Monday, 27 October 2014

JUST 50 OR SO DAYS TO 2015 .......


As is the norm I will start with a brief update on the available places for our 2015 tour dates. [December 2014, that runs into early 2015 is now FULL].

Both the January and February 2015 tours have just ONE vehicle place available on each date.  As I write March and April have between them just FOUR places left.  The scheduled May tour is now full but should we receive positive enquiries we shall run an additional tour during that Month. 

September has THREE available places and November has TWO.  We  can take just FOUR more on the December 2015 tour.

October 2015 is already full .... But due to demand we will probably run a second tour during that month.

Just to clarify the occasional "two tours per month" situation .... Given the level of permanent full time staff and the numerous escort vehicles we have available this means that we are able to run additional tours without any effect on scheduled tour dates ... The additional tours run several days apart to avoid conflict.

Phewwwww ..... Hope that all makes sense!

As 2014 touring year draws to a close I am slightly [not a lot!] confused, what happened to all the Brits this year?  During our March, April and May tours this year we did not see one single other Brit Motorhome on route.  In fact that has almost been the case during the entire year. I say almost as we did come across a UK registered motorhome at a town called Tinerhir during May.  Clearly broken down and jacked-up while awaiting clutch parts we tried but could not locate the owners as we could have assisted .... Ah well .....

Whilst both Blue Camel and GB Privilege eventually cancelled their 2014 dates we were full and over subscribed on most of our 12 tours .... Gloating and pleased?  Not at all ... We are well passed that stage [37+ years in Morocco], rather .... our main interest is as always to promote Morocco as a premier and outstanding Motorhome destination.  Only wondering.......

Whilst we do maintain a 24/7 office attendance during our motorhome and other specialist tour dates we are NOT an office based organisation i.e. contracting in Tour Leaders or other Organisations to run our tours.  ALL our staff are permanent and full time.

Whilst NONE of the inaccuracies are "life-threatening" or likely to result in too much stress the article in the Summer addition [whatever that means] of MMM ..... A Magical Tour of Morocco .... is quite good.

I seem to be always saying "just back and off again in a few days" and once again that's the case.  By the time you receive/read this I will be again in Morocco for the November tour. Then it's a two month break for me while the staff take the December and January tours .... unless I get bored!

Finally I have made a sad decision.   To make way for a new heavy-vehicle project in our now crowded workshop facility I have reluctantly decided to sell the much loved and utterly reliable UNIMOG.  Available too a caring, considerate and appreciating home only I will consider sensible offers.  The full specification is far too lengthy and boring to list here so I will in due course prepare a separate posting.  The vehicle may find its way onto the specialist sales sites in due course so in the meantime [before I change my mind] contact the office if interested.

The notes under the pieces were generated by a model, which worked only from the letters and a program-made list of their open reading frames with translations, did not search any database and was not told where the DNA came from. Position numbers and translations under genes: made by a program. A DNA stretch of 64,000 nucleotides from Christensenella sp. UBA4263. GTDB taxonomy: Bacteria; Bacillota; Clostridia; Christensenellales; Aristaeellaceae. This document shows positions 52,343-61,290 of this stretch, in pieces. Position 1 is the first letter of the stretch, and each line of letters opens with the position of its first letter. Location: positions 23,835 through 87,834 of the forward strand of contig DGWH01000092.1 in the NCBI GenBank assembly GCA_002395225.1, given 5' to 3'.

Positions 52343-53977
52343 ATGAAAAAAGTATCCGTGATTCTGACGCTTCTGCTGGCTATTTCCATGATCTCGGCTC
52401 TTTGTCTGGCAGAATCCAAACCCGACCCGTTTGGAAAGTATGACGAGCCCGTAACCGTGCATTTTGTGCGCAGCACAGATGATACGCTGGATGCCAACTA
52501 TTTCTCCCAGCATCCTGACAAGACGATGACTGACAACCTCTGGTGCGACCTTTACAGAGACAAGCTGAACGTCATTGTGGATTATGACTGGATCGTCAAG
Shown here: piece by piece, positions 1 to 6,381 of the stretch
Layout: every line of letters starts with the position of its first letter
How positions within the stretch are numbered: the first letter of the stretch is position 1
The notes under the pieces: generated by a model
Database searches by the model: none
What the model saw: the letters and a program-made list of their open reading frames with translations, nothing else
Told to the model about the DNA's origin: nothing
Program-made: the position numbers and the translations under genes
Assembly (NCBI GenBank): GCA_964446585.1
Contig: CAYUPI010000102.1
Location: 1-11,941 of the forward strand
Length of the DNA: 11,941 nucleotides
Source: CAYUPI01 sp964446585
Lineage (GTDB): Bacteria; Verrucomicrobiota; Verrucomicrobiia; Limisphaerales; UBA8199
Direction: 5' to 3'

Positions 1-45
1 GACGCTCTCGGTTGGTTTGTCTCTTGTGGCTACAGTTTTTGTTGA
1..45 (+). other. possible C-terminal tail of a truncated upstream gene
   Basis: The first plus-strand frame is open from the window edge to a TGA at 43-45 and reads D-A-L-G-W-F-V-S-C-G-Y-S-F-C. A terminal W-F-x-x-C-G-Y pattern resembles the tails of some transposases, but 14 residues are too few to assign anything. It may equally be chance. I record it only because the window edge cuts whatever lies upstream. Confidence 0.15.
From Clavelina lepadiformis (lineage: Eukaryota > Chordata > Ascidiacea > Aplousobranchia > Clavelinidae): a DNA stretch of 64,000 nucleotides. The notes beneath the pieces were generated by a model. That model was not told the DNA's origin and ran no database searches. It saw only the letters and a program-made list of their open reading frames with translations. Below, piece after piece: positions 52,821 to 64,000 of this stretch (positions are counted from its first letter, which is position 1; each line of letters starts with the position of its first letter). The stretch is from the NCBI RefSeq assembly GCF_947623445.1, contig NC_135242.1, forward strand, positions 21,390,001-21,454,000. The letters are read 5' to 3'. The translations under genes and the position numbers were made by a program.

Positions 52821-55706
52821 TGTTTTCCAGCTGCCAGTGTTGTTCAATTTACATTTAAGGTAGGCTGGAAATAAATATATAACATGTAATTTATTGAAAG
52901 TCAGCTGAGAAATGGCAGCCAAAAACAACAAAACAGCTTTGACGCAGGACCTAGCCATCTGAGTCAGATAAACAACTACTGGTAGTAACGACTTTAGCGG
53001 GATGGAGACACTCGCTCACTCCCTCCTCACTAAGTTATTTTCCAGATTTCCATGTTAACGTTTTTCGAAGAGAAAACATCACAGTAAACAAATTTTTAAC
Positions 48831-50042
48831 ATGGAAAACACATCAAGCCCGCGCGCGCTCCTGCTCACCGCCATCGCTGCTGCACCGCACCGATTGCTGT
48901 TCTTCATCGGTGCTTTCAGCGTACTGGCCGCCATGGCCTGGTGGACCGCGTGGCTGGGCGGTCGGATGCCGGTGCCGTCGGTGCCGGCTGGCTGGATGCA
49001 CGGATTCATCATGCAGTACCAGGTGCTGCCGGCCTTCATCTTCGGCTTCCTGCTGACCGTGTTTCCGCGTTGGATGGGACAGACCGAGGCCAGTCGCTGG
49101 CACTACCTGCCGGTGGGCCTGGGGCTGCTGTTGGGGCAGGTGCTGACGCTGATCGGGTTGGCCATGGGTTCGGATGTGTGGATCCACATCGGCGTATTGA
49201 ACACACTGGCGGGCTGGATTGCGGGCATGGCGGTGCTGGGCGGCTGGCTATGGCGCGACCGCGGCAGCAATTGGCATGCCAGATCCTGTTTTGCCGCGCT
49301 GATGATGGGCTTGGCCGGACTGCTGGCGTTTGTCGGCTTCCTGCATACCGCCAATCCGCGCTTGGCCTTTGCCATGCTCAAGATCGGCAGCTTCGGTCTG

Every year during October a spectacular event is held in the small northern Moroccan town of Tissa.  Celebrated in remembrance of Sidi Muhammed Ben Lachen, a fifteenth century patron saint, the Tissa Horse Festival attracts hundreds of horse breeders and horse owners.  They come to show off their beautifully groomed thoroughbreds, which are put through their paces in displays of remarkable horsemanship, echoing skills used in inter-tribal wars of previous centuries.

The horses that are brought here are of the finest breeding and include Arab-Berbers, Arab stallions and Barbary mares.  Riders get the opportunity to display their horse's capabilities in different events, exhibiting qualities such as grace, speed, maneuverability and endurance.

Perhaps the most spectacular event is the "Fantasia" when teams from all over Morocco compete against each other in a both dazzling and breath-taking affair.

On lookers at the edge of the vast arena watch as lines of riders charge towards a fence at full gallop, before standing high in the stirrup they pull up as close to the fence as possible and discharging their muskets.  Unanimity of the ride and discharge is the key with the closest team to perfection being declared victorious.

Oh dear .... I feel a story coming on ..... A rather strange "Horse" one.

Many years ago with yet another tour behind me I return from Morocco, as is often the case, amazed.  The group I was leading this time had a particular interest in horses so I took them to the aforementioned Tizza Festival, the huge gathering and celebration of the Horse.  With my clients engrossed in the spectacle of the "Fantasia" .... a simulation of a charging mounted battle ... I wondered off to the market area.  At first glance the square seemed deserted, uncannily quite.  But it was not so, as I became drawn towards a huge gathered crowd, making little more than a low murmur.

As I jostled, on tip-toe, to see what all the fuss was about an old man gripped my arm and pulled me to one side, then uninvited and for some unknown reason whispered in my ear .....